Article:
Students pull all-nighter playing networked games

by Mike Enright

It’s 10:53 p.m. on Friday and almost 50 college-aged people are camped out in the student commons of the Electrical Engineering/Computer Science Building off Union Street Southeast, but they’re not here to study. No – they came to game.

In celebration of IT Week, the University chapter of the Association of Computer Machinery – with the help of the school’s administration – hosted a Local Area Network party for the second time this semester.

A LAN party usually qualifies as a get-together where people bring their own computers, hook them all together and play video games, though they aren’t often as large scale as this one.

According to former ACM vice president Esten Rye, whose term ended this month, organizers came up with the idea while talking with Institute of Technology faculty and administration about ways to try and build a better sense of community among students.

And the answer, naturally, was LAN parties, the computer science senior said.

“This is actually a pretty big cultural thing with computer scientists,” Rye said. “Everyone loves to play games, and this way it’s a social-type thing.”

It’s also a great way to relieve stress, he said.

What really makes LAN better than playing online, though, is “because you can actually yell at the people,” said computer science sophomore Andrew Tran.

These gamers were no exception.

Amid shouts of triumph and groans of despair, players almost constantly talk to one another, making for interesting, if not always understandable, conversations.

Sitting next to each other, Tran and math and physics senior Dan Ambrose talked to one another while playing a six-versus-six team map of the game “Warcraft III: Defense of the Ancients.”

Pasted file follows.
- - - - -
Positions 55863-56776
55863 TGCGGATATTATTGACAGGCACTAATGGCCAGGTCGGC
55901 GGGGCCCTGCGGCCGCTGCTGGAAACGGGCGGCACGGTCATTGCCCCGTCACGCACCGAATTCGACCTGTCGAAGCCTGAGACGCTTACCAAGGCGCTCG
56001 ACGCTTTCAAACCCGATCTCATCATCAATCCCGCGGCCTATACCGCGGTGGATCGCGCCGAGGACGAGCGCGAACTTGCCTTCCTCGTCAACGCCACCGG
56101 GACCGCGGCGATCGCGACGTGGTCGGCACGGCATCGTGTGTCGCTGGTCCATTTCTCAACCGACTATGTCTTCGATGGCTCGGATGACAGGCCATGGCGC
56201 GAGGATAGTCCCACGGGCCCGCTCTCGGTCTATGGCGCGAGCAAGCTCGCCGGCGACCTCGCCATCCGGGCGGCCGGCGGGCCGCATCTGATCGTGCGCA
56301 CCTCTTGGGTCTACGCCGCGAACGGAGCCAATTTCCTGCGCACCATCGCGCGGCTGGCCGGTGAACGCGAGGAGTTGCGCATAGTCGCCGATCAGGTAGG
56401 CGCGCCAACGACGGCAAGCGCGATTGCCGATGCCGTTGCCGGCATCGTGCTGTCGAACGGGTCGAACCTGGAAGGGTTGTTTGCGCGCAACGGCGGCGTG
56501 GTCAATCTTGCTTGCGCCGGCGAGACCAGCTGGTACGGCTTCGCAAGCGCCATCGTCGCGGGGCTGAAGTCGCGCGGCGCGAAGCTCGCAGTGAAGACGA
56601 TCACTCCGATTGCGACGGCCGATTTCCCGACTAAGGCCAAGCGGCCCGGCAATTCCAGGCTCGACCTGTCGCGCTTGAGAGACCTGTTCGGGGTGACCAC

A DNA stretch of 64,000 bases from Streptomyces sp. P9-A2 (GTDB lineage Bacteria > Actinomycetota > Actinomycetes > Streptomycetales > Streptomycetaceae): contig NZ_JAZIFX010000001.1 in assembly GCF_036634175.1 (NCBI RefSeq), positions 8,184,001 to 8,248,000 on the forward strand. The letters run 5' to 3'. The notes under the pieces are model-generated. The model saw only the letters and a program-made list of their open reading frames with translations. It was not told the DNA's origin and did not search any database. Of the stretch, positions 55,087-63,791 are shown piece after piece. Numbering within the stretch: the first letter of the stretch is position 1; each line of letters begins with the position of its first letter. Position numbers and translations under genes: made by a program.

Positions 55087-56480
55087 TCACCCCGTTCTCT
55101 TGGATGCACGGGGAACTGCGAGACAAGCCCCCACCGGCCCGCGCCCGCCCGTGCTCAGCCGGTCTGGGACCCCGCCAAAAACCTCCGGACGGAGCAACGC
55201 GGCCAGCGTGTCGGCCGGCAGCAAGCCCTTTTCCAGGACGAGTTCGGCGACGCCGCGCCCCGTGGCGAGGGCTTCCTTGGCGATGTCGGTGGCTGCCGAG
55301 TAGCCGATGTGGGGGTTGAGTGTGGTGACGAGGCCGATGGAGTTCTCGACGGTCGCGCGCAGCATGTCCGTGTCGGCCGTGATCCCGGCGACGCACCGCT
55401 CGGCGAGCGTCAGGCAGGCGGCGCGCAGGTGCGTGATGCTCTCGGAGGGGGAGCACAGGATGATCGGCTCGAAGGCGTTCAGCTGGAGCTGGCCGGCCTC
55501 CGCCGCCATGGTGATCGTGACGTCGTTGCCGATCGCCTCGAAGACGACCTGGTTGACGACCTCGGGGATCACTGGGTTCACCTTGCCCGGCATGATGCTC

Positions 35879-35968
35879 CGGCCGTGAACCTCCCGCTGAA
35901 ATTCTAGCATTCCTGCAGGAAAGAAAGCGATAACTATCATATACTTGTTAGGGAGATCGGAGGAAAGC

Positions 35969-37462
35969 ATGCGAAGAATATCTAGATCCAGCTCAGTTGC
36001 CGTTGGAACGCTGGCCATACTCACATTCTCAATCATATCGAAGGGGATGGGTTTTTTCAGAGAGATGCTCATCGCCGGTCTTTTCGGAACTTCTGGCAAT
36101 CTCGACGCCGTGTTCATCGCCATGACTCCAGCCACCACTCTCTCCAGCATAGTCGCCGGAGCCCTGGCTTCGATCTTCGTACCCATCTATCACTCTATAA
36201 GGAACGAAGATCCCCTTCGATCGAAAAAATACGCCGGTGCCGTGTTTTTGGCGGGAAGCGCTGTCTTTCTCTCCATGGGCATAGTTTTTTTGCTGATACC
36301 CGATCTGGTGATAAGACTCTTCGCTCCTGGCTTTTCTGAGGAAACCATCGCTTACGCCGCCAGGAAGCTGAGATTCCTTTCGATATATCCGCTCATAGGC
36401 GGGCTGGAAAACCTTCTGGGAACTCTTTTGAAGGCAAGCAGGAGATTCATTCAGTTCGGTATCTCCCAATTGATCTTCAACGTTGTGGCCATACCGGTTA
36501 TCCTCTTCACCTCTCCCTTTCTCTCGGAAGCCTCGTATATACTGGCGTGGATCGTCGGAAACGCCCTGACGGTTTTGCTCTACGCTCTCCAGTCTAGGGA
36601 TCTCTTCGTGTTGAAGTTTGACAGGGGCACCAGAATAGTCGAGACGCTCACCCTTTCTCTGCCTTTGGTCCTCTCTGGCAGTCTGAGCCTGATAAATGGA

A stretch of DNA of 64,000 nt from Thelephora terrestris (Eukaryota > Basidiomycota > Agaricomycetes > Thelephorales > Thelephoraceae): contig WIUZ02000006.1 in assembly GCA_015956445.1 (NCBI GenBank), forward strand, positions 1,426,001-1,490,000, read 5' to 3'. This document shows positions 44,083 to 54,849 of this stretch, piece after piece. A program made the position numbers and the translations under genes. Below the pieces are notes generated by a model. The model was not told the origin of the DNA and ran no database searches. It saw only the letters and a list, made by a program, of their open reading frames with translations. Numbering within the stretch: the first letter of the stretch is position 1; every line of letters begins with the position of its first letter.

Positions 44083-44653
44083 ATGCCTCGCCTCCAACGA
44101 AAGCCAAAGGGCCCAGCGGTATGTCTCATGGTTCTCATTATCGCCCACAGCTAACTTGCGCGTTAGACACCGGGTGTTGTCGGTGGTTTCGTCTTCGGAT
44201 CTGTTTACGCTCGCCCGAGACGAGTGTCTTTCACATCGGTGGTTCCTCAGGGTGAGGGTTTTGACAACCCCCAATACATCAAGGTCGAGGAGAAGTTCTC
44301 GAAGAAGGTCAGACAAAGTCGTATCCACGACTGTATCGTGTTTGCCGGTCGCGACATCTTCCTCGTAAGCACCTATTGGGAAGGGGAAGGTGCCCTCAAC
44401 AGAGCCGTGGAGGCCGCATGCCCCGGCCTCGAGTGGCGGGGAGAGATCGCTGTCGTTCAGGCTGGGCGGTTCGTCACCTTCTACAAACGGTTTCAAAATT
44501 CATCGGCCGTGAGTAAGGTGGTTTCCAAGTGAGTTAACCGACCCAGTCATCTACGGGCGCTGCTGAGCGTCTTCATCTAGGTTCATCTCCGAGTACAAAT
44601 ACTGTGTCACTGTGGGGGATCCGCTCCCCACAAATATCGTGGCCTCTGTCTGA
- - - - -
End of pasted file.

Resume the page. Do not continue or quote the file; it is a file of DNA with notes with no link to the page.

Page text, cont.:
“Oh, I’m getting attacked,” Ambrose said.

“Kill her, kill her,” Tran said. “Oh, it’s over.”

“Yeah it is,” Ambrose said, “But I’m alive. Cool.”

As the game concludes, the players create a new map, this one called “Card Shuffle.”

Century College sophomore Andrew Testin said while he enjoys a lot of different games, his favorite would probably be “Counter-Strike: Source.”

“It’s a fun LAN party game,” he said.

A friend of Rye’s, Testin said he took the night off from work to make it to the party. Though he grew up playing video games, he got into the LAN scene after building his own computer his junior year of high school.

“It’s fun getting together with friends,” he said. “It’s competitive.”

Not so much a gamer, Testin’s girlfriend, 20-year-old Lily Schacht, said she came because she enjoys observing the players in action.

“I like watching more than playing,” she said. “It’s like watching a movie that’s weird.”

Though she’s been to LAN parties before, Schacht said she was a bit surprised by the evening’s turnout.

“I thought it would be a bunch of nerds, (but) not this many in this big of an area,” she said.

Rye was quick to point out, however, that he doesn’t consider himself a nerd.

“Now, nerds wear pocket protectors,” he said. “We’re geeks.”

And proud of it, Rye said.

“You know, you’ve got geeks out there who’ve never attended a LAN party before, and once they do they’ve attained their next level of geek-dom,” he said.

Also not afraid to admit her geekness, math senior Samantha Scarlett said she has been playing games for about four years.

“Overall, I’m basically a tech-geek, and I love it,” she said.

Even better, though, she said, is the reactions she gets being a girl gamer.

“The look on people’s faces when they see a girl who plays games is hilarious,” she said. “Not only is it a girl coming in, but it’s a girl carrying a computer.”

One of the biggest misconceptions, Rye said, is that people think only guys play video games.

“There’s a stigma that all gamers are men, and they’re not,” he said. “In fact, some female gamers are much better than us men, as much as we hate to admit it.”